I also discovered that, because of the way the rear suspension is designed, with a single transverse leaf spring (they must have been trying to save money...even my Midget had one leaf spring per side...but then again, it also had lever shocks,...I'd rather have a single transverse leaf spring), when you jack the rear of the car up, the wheels camber in...wow...a lot!

Holy camber!
Another interesting part was once I lowered it back down, the wheels pretty much stayed heavily cambered inward. Obviously the suspension can easily support the weight of the car. So, I rolled it up a back a few times and they eventually flattened out.

But, the most important part of this post and after pulling my hair out for the better part of two weeks,  as of about 2:12pm EST, she finally runs! I must admit that the video isn't the very first time she started, but it was the second. A slight tweak on the idle speed and she'll sit there pretty happily at around 800 rpm (in the video she's running around 1200 or so...before I dialed it in a bit better). Lots of rattles and shakes, but she runs (and I think I need a new muffler). Roll that beautiful bean footage:


Turns out I had my timing WAY off. So far off, as a matter of fact, that I was firing the wrong cylinders. In other words, my spark plug wires went to the wrong plugs. If you look at this picture of the distributor below, the rotor is pointing to what I thought was #1 at TDC.  According to the manual, the rotor should be pointing in a more north-westerly direction.  However, not only was this incorrect, so was I.  #1 at TDC was actually 180-degress out from this picture.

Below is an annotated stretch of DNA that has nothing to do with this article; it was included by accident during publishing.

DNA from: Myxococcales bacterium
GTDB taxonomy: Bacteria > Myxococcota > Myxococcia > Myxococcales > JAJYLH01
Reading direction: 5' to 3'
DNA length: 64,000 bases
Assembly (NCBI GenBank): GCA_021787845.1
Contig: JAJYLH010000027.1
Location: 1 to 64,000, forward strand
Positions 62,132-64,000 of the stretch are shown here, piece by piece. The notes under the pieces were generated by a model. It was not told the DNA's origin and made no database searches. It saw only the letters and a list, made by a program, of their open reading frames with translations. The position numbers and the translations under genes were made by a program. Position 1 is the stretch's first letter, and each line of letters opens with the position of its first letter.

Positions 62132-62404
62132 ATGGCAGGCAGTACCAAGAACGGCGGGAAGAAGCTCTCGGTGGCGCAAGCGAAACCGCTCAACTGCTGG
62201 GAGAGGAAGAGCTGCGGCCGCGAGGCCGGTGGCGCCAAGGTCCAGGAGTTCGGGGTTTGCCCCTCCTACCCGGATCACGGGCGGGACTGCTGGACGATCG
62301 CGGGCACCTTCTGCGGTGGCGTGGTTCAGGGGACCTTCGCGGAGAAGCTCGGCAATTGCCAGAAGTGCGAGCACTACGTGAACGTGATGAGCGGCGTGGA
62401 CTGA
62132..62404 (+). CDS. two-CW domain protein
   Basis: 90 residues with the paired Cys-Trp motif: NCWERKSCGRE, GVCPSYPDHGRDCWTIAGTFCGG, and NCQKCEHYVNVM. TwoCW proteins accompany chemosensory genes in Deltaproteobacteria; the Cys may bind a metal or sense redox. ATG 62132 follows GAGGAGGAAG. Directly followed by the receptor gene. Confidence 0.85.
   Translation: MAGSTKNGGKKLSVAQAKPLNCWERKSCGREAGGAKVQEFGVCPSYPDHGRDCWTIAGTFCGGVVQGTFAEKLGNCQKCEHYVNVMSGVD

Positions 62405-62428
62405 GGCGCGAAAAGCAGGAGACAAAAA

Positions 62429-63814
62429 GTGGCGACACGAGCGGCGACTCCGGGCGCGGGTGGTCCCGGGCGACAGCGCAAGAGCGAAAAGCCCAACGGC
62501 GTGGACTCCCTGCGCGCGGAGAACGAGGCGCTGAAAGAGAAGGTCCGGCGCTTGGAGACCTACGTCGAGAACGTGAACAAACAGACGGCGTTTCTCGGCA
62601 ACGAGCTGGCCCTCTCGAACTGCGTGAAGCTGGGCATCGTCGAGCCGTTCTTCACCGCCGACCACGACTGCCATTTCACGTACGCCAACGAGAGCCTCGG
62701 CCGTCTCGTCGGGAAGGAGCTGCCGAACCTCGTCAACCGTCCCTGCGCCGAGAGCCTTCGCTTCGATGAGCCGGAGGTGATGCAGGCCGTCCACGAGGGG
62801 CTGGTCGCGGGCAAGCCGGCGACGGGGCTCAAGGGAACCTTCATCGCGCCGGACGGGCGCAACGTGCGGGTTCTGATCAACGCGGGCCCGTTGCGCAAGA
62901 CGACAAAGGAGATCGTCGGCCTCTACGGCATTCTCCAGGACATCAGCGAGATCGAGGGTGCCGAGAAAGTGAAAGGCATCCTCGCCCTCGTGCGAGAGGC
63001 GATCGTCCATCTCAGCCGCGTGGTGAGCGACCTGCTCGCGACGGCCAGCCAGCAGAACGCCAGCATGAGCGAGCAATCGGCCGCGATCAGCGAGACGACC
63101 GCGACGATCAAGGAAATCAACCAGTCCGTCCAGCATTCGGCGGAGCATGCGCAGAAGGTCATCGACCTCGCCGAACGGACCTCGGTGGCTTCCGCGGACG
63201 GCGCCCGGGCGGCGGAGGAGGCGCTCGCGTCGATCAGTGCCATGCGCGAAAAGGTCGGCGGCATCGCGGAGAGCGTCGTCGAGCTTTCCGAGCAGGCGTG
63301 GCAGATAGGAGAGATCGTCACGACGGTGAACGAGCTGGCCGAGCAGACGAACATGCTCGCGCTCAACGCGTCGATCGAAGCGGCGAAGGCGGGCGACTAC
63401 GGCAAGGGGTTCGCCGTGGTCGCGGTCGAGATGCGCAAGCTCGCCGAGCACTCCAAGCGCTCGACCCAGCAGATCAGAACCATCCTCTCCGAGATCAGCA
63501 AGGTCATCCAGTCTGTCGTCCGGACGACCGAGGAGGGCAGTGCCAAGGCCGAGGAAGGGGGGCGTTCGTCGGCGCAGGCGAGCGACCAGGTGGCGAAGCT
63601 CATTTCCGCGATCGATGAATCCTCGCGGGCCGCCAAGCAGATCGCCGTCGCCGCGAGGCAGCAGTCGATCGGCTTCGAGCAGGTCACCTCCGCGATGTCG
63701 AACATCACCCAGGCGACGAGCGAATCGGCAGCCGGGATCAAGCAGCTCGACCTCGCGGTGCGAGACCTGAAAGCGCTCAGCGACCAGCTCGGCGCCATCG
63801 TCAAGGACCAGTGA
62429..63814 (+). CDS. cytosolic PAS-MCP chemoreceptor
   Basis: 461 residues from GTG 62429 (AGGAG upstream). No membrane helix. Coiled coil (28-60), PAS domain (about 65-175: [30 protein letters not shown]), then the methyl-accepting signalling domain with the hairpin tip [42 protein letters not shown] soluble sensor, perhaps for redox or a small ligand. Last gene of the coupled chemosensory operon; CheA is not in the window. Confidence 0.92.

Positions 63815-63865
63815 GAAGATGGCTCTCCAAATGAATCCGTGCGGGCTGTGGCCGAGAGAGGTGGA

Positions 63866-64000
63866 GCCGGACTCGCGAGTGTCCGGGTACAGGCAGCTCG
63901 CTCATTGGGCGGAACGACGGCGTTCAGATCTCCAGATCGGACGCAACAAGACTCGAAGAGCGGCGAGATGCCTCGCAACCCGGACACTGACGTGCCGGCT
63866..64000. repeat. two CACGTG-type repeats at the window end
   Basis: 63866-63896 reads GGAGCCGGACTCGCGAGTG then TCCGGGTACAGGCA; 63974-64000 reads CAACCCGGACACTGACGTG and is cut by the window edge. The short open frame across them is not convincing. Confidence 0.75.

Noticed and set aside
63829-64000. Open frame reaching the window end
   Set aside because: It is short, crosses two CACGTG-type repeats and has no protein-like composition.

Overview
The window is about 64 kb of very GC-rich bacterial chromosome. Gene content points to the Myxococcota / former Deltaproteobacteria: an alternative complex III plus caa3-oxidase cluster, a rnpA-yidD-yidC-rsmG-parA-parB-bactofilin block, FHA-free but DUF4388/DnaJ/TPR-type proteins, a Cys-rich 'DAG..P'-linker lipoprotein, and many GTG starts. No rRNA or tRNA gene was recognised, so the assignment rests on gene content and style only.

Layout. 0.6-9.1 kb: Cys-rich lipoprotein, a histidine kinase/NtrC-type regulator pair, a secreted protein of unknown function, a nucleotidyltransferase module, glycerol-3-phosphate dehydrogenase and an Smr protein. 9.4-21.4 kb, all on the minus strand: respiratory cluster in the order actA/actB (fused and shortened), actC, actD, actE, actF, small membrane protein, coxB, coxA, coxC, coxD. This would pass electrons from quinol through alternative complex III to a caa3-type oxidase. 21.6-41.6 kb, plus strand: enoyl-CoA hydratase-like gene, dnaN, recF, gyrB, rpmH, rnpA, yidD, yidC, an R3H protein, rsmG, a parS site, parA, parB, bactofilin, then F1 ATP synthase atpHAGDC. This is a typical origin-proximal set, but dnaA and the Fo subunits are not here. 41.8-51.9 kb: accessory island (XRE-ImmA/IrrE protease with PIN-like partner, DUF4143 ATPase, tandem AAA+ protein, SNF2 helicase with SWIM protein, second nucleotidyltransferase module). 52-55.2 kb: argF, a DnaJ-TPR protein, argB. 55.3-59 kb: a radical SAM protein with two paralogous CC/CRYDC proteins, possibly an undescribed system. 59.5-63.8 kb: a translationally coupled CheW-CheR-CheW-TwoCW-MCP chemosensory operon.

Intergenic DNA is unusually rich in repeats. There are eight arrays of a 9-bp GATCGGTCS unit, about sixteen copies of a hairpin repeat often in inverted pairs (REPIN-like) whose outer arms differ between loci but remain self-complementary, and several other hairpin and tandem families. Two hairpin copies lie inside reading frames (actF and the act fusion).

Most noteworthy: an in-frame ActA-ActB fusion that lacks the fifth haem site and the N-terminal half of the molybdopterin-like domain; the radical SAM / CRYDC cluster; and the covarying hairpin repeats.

Where I thought #1 at TDC should be.
So, at some point in it's life, this motor's distributor was put in wrong. Technically, however, it doesn't matter one bit as long as I have a bit of room to rotate it to adjust the timing, which I obviously do. So, once I finally figured that out, got it right, and tried it, it fired right up. And I mean quicker than my Honda Fit.

Also found an oil leak...but from my valve cover gasket, so that's easy. The exhaust manifold was also smoking and I though I may have a pin-hole leak (it's pretty rusted), but it was just all of that flippin' starting fluid that I was using burning off. I did let it run long enough to let the temperature gage come off of "C". Guess I should let it run long enough to make sure it doesn't get to "H", huh?